Scrum can help a lot in making your production seamless and organized. Using Scrum, you will be able to give your clients the best kinds of products which can make them be faithful to your brand. When delivering a Professional Scrum Master training or helping clients creating awesome products with Scrum, some people ask me how to adapt Scrum to make it work in their organizations. With that being said, Scrum has its own special way of making your organization better than ever; which makes it crucial for you to have Scrum Master Training at least. Scrum is a simple yet remarkable powerful framework that helps teams indicate and deliver value to customers in short cycles, enabling transparency of development, frequent feedback and check-up, and immediate adaptation to change. Scrum is simple to understand, but difficult to master.
Scrum will change your organization! Let me explain why it cannot be the contrary.
1 –Hierarchies have been proven to be useful for repetitive work. Collective Genius is required to solve complex problems and deliver value; it’s obtained through intelligent networks of self-organizing and cross-functional teams, linked together by values and accountabilities.
STOP controlling people, start controlling value delivered!
2 – Middle Managers or other management positions can greatly contribute to the change. All these people have the great opportunity to transition to one of the three roles that Scrum offers: Product Owner for those who like product development, Development Team for those more “technical” and finally Scrum Master for those who like to coach, teach and help people understand and enact the Scrum Framework as described in the Scrum Guide.
3 – Spending time in figuring out how to reduce risks, predict future outcomes, how to control people isn’t creating value. Instead of making plans, start creating your first increment, inspect and adapt to improve predictability and reduce risks. Scrum is all about useful action… to deliver value.
Scrum is a simple framework to deliver complex products. It helps organizations in their transformation, not the opposite.
Scrum Process Can Benefit Your Organization
• Problems with the current state of development – For those who are not included in the companies currently using Agile development processes, software development can seem like a daunting task. Although there are other methodologies outside of the Scrum process, they are typically set up in a Waterfall style, meaning tasks have to be done in sequence. Although this does work for certain projects, software development requires more transparency and collaboration that these methodologies allow.
• How the Scrum process helps – Built upon the efficient and user-focused best practices of Agile development, the Scrum process seeks to alleviate the problems of software development in a few different ways. First, by working with ‘sprints,’ the Scrum development process is divided into these short 1-4-week periods in order to maximize the team’s use of time. Within these sprints, team members are able to choose the tasks they want to complete and work on them individually while meeting with the team daily to review goals and assess progress made.
• Lower costs – The first major area where Scrum makes a significant difference is in regards to costs and return on investment. While it is obvious that a shorter project would cost less than a drawn-out one, Scrum can also lower costs by making the most of each team member’s time. Since Scrum sprints are planned out well in advance, teams can make better use of each of their resources, including developers.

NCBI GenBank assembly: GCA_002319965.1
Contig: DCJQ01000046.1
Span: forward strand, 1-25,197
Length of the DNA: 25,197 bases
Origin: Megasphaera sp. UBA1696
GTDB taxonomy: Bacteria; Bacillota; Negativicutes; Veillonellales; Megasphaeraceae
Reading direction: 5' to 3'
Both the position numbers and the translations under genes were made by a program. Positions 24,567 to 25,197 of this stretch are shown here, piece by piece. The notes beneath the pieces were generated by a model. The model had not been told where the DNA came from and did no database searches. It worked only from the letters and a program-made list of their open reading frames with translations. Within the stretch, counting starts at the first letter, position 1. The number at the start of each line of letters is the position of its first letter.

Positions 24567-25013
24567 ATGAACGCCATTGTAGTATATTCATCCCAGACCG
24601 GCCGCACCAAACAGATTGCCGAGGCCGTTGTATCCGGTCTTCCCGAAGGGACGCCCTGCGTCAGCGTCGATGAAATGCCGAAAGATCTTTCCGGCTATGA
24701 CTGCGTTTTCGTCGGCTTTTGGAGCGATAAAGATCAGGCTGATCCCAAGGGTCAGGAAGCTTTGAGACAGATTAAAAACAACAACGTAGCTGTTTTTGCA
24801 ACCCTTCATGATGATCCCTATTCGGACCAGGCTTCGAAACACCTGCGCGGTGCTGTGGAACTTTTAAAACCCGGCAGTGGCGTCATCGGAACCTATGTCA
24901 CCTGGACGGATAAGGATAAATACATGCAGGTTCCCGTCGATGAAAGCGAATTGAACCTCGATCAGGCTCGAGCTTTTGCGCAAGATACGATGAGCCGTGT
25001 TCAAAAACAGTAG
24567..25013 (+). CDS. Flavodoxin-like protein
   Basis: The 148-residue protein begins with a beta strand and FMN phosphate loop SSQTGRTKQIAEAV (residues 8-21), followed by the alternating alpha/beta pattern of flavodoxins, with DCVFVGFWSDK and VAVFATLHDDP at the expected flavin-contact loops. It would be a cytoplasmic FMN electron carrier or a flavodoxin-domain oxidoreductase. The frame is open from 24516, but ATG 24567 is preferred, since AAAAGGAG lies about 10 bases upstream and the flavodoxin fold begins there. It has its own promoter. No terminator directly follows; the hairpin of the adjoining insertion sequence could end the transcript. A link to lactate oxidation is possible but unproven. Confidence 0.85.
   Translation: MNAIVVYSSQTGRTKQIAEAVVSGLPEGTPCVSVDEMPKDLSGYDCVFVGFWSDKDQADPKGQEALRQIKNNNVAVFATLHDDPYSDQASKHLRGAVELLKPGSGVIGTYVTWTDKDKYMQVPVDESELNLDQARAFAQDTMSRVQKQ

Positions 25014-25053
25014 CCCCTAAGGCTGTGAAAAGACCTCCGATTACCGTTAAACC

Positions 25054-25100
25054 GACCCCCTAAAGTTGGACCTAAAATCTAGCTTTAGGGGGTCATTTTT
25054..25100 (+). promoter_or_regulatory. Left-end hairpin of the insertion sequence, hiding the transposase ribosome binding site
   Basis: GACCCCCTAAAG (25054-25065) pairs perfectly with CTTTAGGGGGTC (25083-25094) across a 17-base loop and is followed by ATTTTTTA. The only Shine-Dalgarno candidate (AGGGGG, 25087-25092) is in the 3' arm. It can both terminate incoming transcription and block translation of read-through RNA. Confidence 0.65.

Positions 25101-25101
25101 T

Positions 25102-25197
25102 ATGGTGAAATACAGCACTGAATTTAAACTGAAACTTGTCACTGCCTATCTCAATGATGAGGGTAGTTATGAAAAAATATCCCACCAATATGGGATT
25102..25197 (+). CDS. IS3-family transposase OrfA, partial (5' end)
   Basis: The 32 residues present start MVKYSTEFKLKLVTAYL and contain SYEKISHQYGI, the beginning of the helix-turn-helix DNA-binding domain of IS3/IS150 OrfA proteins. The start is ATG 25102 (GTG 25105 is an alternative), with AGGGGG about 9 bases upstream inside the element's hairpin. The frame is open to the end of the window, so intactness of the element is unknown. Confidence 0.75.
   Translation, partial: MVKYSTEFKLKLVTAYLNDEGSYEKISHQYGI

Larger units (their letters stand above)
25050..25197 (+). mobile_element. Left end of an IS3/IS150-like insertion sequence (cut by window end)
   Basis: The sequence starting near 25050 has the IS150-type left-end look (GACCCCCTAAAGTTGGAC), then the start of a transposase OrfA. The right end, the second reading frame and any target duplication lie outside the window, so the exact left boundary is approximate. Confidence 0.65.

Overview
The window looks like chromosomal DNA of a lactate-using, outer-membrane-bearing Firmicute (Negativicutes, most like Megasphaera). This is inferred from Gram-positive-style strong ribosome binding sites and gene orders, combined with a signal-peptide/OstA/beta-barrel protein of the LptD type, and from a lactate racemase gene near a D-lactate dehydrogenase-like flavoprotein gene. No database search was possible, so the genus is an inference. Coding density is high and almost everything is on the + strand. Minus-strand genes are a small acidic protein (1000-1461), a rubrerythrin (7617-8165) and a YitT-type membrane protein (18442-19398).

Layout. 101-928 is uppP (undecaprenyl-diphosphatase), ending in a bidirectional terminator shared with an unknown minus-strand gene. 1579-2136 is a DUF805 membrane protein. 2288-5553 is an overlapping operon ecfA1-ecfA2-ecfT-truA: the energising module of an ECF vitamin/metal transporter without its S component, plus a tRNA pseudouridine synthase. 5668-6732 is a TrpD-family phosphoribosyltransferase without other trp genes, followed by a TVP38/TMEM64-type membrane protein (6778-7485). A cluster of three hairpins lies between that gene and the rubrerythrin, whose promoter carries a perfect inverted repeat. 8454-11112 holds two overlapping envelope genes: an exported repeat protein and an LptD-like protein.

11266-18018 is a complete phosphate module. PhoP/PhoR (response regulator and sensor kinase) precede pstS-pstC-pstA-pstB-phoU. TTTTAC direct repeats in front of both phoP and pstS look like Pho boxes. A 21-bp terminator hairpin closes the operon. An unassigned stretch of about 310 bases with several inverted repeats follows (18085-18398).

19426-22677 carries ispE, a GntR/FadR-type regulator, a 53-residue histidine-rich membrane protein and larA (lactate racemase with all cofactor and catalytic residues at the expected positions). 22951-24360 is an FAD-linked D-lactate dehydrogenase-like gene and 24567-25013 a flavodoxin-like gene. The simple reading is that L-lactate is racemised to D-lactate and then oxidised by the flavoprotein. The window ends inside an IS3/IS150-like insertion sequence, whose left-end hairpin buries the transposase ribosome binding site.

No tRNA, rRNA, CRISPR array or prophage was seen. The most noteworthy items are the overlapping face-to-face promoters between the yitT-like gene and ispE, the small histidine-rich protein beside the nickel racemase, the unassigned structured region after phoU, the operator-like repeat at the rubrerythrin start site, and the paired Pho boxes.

• Reduced time to market – On top of reducing costs, the Scrum process reduces the time to market as well. This is something that will only become more valuable to organizations as technology progresses. When new tech is introduced on a daily basis, you need to get your product out there as soon as possible in order to avoid obsolescence. The Scrum methodology can help you do that.
• Focus on providing value to users – Arguably the best part of the Scrum process is the focus that it places on the end-users and driving value to them throughout the entire development process. In other development scenarios, there may be some market research done at the beginning, but then changes are made throughout the process that gets off the original track. Whereas in Scrum, developers often have no idea what the end product will look like.
• Creating a better process for everyone – When it all boils right down to it, the Scrum process is designed to create a better process for everyone. The developers are more interested in their jobs when they get to choose what they work on. The team as a whole works more efficiently and with greater zeal for their project due to open and honest communication. And the users benefit from receiving a product that is built around their needs and values.
To begin a journey with Scrum is to accept that the old way of doing things isn’t delivering the results your organization needs. It’s an exploration of an alternative approach that offers benefits in customer satisfaction, employee engagement, and, potentially, project timelines and budgets that simply cannot be achieved with other approaches. However, it also means accepting that Scrum may drive organizational change that is, at times, uncomfortable. And it means challenging predetermined ideas about how an organization should be run.
If you have an appetite for a different way of working and are prepared to commit to the journey with Scrum at all levels of the organization, top to bottom, then you’re ready to begin your exploration. If you or your organization don’t yet have this appetite or aren’t yet prepared to make such a commitment, then you know where to put your efforts, if you think Scrum could be right for you — someday.